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To get on the right MBA course, be prepared to jump through hoops

Timothy Barber
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Taking a two year break from your career to study, and spending tens of thousands of pounds in the process, is up there with buying a house or getting married when it comes to serious, life-changing decisions. In the past decade the commercial success of MBA courses has seen them proliferate at hundreds of institutions, some elite, some very much not. If you’re going to invest that kind of time and money and come away with something carrying real, career-enhancing clout, you’ve got to make sure you get yourself into the best school possible.

Don’t assume that means blindly applying to the five highest-placed schools in the ranking systems, since the merits of various programmes will differ according to each person, their strengths and their ambitions. Deciding which to apply to, and maximising your chances of doing so successfully, is something that takes time and preparation – it’s worth allowing a year for this process, and setting aside a budget for it.

Start with some careful self-assessment. Why is an MBA right for you now? “If it’s just an opportunity to hide from the recession, or you just feel that you might as well do it for lack of any other way to progress your career, the top schools will sniff you out easily,” says Jeanette Purcell, chief executive of the Association of MBAs (AMBA). “You need to be absolutely clear about your long-term goals and why that MBA is crucial to achieving these – and that includes your own development as a person, not just your professional development.”

Working this out will also help you pick the right programmes to aim for. For instance, some schools have particular strengths in certain specialist subjects that may be appropriate to you, such as entrepreneurship, marketing, real estate or strategic planning. Alternatively, you may be thinking about what foreign countries you would like to work in the future, and therefore which business schools have the best links and opportunities in these areas.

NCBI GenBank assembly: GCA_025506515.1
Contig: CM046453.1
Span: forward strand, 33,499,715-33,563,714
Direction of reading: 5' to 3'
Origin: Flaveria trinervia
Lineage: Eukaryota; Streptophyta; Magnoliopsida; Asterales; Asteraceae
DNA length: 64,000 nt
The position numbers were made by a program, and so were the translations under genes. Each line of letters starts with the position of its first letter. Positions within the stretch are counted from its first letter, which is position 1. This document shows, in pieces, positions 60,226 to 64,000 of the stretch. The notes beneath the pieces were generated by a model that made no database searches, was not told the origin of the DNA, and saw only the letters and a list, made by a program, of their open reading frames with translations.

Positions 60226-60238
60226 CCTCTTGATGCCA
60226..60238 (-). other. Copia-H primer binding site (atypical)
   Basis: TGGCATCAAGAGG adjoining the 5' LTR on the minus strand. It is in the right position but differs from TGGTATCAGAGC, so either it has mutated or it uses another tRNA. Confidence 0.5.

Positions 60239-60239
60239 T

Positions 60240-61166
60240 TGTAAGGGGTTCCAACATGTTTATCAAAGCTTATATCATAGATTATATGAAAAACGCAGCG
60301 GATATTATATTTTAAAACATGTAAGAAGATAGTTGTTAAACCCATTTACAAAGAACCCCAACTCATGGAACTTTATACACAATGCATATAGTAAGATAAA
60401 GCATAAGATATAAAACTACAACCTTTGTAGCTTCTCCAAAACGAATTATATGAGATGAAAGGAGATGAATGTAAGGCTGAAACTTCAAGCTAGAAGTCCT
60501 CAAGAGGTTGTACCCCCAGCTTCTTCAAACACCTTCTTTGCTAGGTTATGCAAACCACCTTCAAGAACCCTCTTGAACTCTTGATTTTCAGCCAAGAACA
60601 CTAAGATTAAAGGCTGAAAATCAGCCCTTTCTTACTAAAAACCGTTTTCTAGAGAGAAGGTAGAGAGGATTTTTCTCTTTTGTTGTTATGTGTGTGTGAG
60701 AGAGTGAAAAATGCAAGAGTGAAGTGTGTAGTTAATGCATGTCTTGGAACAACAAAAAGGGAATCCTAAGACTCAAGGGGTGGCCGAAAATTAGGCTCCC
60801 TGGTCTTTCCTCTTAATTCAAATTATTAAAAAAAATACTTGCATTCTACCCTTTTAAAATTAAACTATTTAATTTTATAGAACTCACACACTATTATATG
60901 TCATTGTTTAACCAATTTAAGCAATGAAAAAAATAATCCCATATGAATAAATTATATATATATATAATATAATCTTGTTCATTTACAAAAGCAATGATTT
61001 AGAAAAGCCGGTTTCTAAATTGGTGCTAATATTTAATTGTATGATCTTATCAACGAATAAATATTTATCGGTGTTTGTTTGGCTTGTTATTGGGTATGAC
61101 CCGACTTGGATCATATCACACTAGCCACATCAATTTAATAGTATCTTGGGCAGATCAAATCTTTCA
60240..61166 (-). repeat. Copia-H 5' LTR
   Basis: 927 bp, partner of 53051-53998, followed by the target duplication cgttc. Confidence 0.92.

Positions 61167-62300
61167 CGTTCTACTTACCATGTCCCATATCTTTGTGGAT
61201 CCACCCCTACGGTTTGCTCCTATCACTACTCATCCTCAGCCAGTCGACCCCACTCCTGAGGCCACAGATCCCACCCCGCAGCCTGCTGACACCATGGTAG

“10 years ago people would come to fairs without a particular school in mind, but now they come knowing which three or four schools they’re planning to meet,” says Jeanette Purcell.

Having decided where you’re aiming, it’s time to get on with the practical side of things. Before you can apply, you need to have passed a test in numerical and verbal reasoning – the standard exam is the GMAT (Graduate Management Admission Test), though some schools prefer the GRE (General Record of Examination). If you’ve been out of studying for some time this may require some practice, but there are many online tuition centres and mock tests to make use of.

For most business schools you’ll need a score over 600 (out of a total 800) – and while a very high score will do you no harm, don’t assume it’ll give you a huge advantage. If you score under 600, on the other hand, it may not completely scuttle your chances if you have lots of relevant, senior-level experience and testimonials to strengthen your case.

Next comes the online application. In this you’ll be asked to provide relevant details, including official certification of your academic qualifications and professional letters of recommendation. You’ll also normally be required to answer three to five questions about yourself and your strengths as a candidate with short essays of between 400 and 600 words.

For instance, Harvard Business School’s class of 2012 application asks candidates about their three most substantial achievements, what they have learned from a mistake, and how they have engaged with a community or organisation. Don’t state your aim as doubling your salary or working for a particular company – you need to seem open-minded, reasonable and willing to grow, as well as driven.

“Applications that focus on salary are concerning, and there’s no excuse for not spellchecking,” says Chris Jeffery, director of Cass Business School’s Executive MBA. He says it’s also noticeable when candidates have cut and pasted an essay from another MBA application. “It looks formulaic, and misses the fact that each school is different. Sometimes people even forget to change the name of the school.”

Finally, there’s the interview, which should last an hour. Normally it will be carried out by the head of admissions or course director; if you’re applying to a school abroad, it may be conducted by telephone or video link, or by a senior alumnus in your country, though admissions executives travel a lot also. You may be asked to make a brief presentation, and you’ll certainly be asked some testing questions that investigate the quality of your reasoning. Remember that an MBA is a general management programme, and you need to demonstrate that you can apply your experience and knowledge outside your particular sector.

“Sometimes you get people whose thinking is so restricted to their own field, that they’re obviously going to remain a specialist in that area, and you’d have to question whether an MBA is the right form of development for them,” says Jeffery.

You’ll also need to show how your participation will enrich the class – being able to speak up confidently and communicate your ideas is crucial. If you have a brilliant mind but turn out to be shy and retiring, you’ll miss out.

“We’re largely looking for how you’re going to contribute, so an ability to present oneself is a natural advantage for being an MBA and being a leader,” says Sean Rickard. “That’s what we expect of our leaders – we need to be interested by them.”